Everyone needs to clean-up their financial clutter at least once a year...
Spring is traditionally the time to clean the garage and to get the yard in shape. It’s also a great time to clean up your investment portfolio. Going into the final days of tax season, this is a perfect opportunity to get rid of clutter, review your asset allocations and make the necessary changes if your portfolio has strayed from your financial plan.
Here are seven steps to making your portfolio cleaner and more efficient.
Think of your investments as a portfolio. This is the first key step. Many investors focus on each individual holding and fail to look at the sum of the parts. Of course, it is important to invest in quality mutual funds, exchange-traded funds, stocks and bonds. But it’s smarter to start by determining whether your overall portfolio allocation is in line with your financial goals and risk tolerance.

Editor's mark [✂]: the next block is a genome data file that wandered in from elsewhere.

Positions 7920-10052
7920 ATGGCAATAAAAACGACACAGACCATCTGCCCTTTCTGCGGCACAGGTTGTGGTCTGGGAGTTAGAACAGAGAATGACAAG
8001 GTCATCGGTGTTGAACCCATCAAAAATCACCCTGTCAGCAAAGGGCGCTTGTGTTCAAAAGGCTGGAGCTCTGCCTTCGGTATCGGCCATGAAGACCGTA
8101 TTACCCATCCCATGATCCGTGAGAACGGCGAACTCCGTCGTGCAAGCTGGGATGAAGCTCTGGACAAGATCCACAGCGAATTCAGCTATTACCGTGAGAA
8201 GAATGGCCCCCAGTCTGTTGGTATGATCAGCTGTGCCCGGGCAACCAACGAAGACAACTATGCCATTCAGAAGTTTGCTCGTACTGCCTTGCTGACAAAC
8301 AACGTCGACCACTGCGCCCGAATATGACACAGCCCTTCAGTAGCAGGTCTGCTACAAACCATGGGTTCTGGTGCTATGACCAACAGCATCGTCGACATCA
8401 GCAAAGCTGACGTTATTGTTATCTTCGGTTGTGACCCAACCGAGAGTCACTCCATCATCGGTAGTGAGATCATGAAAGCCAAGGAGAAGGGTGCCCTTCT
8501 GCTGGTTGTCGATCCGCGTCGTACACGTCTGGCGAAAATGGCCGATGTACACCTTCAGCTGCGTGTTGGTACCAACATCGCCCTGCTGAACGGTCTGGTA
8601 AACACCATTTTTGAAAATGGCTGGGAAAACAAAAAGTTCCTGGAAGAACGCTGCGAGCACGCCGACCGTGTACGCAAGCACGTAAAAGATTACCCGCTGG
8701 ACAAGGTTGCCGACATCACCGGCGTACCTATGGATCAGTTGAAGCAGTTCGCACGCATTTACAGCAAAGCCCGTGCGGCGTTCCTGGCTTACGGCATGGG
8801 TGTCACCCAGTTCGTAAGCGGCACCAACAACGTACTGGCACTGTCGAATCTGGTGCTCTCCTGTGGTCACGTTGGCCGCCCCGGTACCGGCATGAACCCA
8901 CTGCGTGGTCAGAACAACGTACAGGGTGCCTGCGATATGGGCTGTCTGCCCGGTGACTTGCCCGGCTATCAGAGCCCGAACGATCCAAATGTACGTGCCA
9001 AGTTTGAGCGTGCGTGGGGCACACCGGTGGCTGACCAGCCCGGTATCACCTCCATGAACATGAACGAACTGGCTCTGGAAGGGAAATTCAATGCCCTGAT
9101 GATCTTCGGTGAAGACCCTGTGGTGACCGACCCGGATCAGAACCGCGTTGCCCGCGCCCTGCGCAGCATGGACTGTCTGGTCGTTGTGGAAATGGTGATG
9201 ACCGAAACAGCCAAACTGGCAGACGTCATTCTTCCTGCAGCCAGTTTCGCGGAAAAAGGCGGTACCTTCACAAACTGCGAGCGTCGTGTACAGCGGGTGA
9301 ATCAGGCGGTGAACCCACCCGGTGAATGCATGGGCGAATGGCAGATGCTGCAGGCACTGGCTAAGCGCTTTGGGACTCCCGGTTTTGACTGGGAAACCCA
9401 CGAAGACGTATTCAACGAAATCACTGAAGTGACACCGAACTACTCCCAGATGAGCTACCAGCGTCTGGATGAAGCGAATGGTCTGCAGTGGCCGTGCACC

Ideally, this should all be an extension of your financial plan. Even younger investors starting out should think in terms of their overall portfolio, even if it contains only a few holdings at this point.
Find your most recent statements and organize your records. Review all monthly, quarterly and yearly documents from your investment accounts. Keep them all in a paper file or on your computer and find a way to take a consolidated, overall view of your holdings as a portfolio. Categorize your portfolio by account and by asset class on a spreadsheet. This shows you how well-diversified you are across different asset classes.